The following morning Laura visited the Gettysburg National Military Park - first stop was at the museum and visitor center.

The Gettysburg Museum and Visitor Centre
In the museum was a restored Cyclorama, a huge circular painting which was toured to show people something of what the Battle of Gettysburg was like, in the days before cinema.  Laura saw a film about the war and the battle then went to see the Cyclorama which was recently restored.

There was so much detail in the cyclorama painting, which was suspended around a purpose built room as it would have been when it was a travelling exhibit

The story of the battle was portrayed with a commentary, spotlights and sound effects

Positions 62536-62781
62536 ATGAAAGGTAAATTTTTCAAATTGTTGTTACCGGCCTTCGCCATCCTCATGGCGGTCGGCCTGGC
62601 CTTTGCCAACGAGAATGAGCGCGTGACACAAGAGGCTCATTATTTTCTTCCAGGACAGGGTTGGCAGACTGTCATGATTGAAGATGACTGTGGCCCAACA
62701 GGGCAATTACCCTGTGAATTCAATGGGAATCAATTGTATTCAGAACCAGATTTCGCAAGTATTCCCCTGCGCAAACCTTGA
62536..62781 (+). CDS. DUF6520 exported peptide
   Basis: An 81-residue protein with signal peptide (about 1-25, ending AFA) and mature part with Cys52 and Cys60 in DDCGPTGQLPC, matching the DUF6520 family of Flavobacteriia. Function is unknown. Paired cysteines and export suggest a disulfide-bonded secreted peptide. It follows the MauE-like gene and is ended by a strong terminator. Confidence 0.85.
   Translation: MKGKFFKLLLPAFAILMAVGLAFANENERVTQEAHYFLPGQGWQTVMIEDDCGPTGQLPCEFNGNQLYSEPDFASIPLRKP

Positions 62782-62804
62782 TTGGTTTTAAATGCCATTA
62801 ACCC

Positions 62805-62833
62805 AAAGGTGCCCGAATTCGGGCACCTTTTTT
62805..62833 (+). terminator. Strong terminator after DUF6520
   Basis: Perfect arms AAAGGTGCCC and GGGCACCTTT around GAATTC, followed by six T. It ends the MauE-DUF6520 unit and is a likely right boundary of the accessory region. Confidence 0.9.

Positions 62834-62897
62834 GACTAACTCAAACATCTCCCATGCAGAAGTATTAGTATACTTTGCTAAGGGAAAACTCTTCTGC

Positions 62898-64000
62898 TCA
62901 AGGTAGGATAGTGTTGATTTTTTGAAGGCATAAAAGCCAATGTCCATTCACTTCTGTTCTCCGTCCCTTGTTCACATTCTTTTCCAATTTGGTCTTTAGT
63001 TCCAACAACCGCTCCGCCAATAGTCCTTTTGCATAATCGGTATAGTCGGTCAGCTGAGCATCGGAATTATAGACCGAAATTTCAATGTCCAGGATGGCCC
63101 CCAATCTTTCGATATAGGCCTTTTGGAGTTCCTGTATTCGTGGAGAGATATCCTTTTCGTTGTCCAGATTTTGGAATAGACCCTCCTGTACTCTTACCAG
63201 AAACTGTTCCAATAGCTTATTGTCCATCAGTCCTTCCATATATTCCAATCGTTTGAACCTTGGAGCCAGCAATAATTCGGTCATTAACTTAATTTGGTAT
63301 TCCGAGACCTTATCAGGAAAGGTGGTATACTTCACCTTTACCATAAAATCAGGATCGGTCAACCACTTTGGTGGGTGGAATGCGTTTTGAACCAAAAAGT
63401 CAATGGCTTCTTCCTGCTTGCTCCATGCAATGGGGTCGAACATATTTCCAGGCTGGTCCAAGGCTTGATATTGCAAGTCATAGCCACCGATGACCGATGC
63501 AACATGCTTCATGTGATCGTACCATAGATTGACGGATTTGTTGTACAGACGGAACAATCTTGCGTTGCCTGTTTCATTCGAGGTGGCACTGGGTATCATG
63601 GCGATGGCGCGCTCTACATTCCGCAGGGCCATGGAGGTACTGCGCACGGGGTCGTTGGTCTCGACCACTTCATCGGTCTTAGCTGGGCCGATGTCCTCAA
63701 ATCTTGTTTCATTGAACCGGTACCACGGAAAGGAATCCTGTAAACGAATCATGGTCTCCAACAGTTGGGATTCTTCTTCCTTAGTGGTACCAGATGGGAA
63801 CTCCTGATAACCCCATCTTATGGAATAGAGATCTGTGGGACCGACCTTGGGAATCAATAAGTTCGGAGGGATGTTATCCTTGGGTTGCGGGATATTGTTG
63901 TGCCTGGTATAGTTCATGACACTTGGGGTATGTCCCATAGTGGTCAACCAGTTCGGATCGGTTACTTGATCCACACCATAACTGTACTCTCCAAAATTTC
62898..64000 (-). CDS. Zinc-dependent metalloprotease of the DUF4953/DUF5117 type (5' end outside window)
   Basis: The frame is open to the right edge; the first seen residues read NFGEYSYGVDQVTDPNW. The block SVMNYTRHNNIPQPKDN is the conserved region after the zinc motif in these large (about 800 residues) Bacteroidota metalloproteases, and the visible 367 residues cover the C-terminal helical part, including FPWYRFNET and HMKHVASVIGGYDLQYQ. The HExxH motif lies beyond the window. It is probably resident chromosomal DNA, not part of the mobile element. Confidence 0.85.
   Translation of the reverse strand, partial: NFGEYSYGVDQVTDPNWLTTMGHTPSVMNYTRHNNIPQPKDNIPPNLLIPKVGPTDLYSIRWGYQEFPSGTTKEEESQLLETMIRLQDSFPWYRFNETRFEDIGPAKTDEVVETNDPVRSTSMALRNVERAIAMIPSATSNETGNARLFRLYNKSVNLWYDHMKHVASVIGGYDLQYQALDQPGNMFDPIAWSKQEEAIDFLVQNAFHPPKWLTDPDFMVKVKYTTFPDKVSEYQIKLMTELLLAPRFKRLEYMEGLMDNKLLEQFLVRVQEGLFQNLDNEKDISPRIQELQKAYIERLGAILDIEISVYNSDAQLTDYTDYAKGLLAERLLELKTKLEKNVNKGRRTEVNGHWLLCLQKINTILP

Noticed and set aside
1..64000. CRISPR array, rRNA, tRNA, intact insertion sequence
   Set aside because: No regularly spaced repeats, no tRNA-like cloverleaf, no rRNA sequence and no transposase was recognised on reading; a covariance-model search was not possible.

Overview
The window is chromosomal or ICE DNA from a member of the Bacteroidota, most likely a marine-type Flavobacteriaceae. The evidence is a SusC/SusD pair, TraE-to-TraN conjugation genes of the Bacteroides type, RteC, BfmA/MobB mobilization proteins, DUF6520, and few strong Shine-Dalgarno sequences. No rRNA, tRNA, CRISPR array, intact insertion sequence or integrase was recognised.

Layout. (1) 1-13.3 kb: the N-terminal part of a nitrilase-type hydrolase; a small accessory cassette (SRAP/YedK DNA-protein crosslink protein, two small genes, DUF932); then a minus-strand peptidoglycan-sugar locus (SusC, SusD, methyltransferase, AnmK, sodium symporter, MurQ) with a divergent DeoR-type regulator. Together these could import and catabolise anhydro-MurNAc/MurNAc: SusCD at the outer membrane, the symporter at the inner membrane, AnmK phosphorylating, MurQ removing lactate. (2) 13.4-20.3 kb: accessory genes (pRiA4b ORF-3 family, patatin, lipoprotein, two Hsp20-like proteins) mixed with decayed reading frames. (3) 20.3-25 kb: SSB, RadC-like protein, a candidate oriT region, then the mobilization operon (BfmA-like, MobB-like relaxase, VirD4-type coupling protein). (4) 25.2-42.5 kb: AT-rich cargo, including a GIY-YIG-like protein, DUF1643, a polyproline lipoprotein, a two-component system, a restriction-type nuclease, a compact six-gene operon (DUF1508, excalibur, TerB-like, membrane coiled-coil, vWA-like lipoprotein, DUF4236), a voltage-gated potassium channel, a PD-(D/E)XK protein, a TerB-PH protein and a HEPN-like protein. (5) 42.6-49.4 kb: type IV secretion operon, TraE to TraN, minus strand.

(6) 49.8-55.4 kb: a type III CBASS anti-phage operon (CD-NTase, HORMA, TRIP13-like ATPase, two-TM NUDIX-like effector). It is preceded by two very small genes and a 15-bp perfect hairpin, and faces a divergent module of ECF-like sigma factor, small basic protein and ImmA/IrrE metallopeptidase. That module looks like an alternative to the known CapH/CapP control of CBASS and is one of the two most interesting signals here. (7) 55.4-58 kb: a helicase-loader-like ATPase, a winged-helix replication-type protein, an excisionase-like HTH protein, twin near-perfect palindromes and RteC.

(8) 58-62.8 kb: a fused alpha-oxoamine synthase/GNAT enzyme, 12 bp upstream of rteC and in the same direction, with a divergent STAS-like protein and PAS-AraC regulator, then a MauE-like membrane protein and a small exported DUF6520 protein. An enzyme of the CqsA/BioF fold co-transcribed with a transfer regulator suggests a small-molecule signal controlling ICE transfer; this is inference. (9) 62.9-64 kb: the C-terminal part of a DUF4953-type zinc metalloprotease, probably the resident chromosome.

Laura thought that standing in the middle of a huge 'animated' painting all around her was quite overwhelming

Around the base of the painting the foreground was built up with real artefacts like a stage set, so it was quite hard to see where the real things finished and the painting began
In the museum there were many things to look at and read, Laura was pleased to see the military band instruments, especially the flutes!  It reminded her of a Sasha friend who plays the flute.

Military band instruments of the Civil War
Laura was interested to see the differences between the Union soldier uniform (Billy Yank) and the Confederate soldier uniform (Johnny Reb).

Billy Yank

Johnny Reb

There was so much to see and so little time as Laura had an appointment to keep further north, so only a quick tour of part of the battlefield was possible.